From the Pages of Vine Line: WAR All-Stars—Shortstop
All month, we’ll be unveiling the best single seasons by a Cubs player at each position in the team’s more than 100-year history, using the advanced statistic Wins Above Replacement (WAR). For the sixth installment of our WAR All-Star team, we turn to the six spot on the diamond, where it should come as no surprise Mr. Cub mans the shortstop position. Though Ernie Banks had a Hall of Fame career, it didn’t get much better than his two-year stretch from 1958-59.
Here’s how we chose our team.
What WAR essentially does is aggregate everything an individual contributes—offensively and defensively—into one definitive number that conveys his value, typically ranging from -1 to 10. The purpose of the formula is to quantify how much a team would lose if a player was swapped for an average replacement player.
In order to qualify for our team, each player had to spend the majority of his time at a single position during the season being measured. And because the team wasn’t officially christened the Chicago Cubs until 1903, players who represented the Orphans, Colts and White Stockings were excluded (apologies to Bill Hutchison and his 10.6 WAR in 1892).
For more information or the entire team, be sure to pick up a copy of July’s issue of Vine Line. And watch the blog in the coming weeks for the rest of the roster.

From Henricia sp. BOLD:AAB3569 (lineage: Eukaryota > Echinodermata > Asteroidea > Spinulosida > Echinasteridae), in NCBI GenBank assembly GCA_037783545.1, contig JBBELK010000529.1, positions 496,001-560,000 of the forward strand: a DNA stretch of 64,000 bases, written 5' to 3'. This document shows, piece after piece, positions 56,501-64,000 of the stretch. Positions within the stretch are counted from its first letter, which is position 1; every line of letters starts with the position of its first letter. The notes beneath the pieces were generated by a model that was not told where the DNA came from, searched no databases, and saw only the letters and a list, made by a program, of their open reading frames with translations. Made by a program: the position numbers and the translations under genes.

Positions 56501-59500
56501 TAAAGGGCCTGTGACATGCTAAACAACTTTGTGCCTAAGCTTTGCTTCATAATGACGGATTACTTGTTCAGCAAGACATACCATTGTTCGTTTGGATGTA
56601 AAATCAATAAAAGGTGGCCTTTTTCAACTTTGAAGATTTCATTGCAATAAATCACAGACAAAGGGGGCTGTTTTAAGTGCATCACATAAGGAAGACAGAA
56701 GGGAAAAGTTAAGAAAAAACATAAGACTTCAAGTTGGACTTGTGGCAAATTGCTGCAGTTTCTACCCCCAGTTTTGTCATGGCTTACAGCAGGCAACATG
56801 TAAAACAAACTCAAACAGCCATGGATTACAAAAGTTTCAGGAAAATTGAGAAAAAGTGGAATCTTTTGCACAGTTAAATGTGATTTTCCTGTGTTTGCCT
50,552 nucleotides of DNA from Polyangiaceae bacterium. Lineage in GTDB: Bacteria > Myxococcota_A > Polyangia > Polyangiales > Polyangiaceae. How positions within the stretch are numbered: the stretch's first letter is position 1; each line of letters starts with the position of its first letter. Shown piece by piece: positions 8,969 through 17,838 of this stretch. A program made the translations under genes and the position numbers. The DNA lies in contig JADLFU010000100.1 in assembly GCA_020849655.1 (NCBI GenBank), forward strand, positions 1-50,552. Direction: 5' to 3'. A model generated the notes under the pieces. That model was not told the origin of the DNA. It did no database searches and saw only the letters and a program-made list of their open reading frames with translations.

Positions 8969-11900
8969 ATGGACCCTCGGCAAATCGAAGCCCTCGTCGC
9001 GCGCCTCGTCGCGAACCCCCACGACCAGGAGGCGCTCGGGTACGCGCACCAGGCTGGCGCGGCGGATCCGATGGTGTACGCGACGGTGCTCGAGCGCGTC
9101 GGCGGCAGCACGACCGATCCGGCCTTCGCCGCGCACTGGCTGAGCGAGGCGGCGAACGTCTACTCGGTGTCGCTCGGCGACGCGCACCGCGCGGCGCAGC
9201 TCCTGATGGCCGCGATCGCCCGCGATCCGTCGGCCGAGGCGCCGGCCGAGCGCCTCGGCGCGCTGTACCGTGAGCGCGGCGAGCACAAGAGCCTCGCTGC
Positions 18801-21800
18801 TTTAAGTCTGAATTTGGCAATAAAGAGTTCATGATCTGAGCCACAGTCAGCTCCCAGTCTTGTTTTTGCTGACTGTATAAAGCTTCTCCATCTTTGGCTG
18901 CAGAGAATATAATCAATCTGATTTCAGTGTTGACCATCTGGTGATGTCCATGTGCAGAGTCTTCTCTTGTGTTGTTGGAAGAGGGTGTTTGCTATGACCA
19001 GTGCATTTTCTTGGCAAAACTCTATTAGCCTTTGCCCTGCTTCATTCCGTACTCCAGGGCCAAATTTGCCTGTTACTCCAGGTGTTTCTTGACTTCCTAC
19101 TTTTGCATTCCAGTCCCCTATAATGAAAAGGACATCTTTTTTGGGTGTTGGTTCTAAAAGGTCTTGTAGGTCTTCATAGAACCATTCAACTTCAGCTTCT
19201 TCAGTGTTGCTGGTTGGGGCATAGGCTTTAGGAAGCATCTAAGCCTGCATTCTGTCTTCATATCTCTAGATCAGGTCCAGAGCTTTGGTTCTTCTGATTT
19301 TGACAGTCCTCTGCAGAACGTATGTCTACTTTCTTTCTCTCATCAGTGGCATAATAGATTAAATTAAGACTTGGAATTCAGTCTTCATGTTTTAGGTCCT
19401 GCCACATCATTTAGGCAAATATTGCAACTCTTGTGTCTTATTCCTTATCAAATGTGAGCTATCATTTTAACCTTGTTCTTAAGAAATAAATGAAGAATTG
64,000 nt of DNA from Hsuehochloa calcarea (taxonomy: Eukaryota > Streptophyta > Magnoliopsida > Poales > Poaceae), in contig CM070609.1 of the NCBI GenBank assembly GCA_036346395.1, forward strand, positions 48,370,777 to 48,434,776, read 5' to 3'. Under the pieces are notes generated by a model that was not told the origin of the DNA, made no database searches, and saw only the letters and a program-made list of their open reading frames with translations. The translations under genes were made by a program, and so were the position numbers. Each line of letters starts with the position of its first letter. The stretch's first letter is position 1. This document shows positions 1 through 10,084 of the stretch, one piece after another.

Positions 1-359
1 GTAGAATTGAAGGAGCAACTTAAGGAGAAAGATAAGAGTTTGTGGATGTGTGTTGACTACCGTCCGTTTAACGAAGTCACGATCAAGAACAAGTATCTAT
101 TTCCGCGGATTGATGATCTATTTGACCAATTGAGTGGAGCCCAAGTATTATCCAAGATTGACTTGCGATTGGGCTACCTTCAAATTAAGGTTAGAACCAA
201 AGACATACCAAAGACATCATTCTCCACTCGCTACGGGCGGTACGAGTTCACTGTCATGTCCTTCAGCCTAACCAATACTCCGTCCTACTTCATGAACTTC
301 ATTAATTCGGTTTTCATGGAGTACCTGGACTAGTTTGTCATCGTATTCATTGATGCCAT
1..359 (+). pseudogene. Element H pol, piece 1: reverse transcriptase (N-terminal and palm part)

Shortstop: Ernie Banks, 1959—9.7 WAR
When it comes to finding the top season for a Cubs shortstop, it’s not really a question of who but rather when. Ernie Banks’ MVP campaigns in 1958 and 1959 are two of the position’s all-time best—his 1959 WAR total of 9.7 is still the highest for a shortstop since Honus Wagner’s 11.8 in 1908. Mr. Cub’s 45 home runs that year are the second most all time for a National League shortstop (trailing only his ’58 incarnation), while his 143 RBI are the most ever for an NL shortstop. Despite nearing the end of his run as a middle infielder, Banks committed just 12 errors and had an elite defensive season, recording a 23 on the defensive metric total zone rating (where 15 is considered Gold Glove caliber). The late ’50s and early ’60s might not have been the best time for Cubs baseball, but Banks’ play alone was worth the price of admission, especially during his prime.
Rob Neyer’s Take:
“Choosing between 1958 and 1959 is like choosing between chocolate and strawberry. Or maybe between chocolate and just slightly better chocolate, as Mr. Cub’s numbers were nearly identical in both seasons, with deserved Most Valuable Player Awards.”
Other Notable Seasons:
Ernie Banks – 8.7 WAR (1958)
Ernie Banks – 7.8 WAR (1955)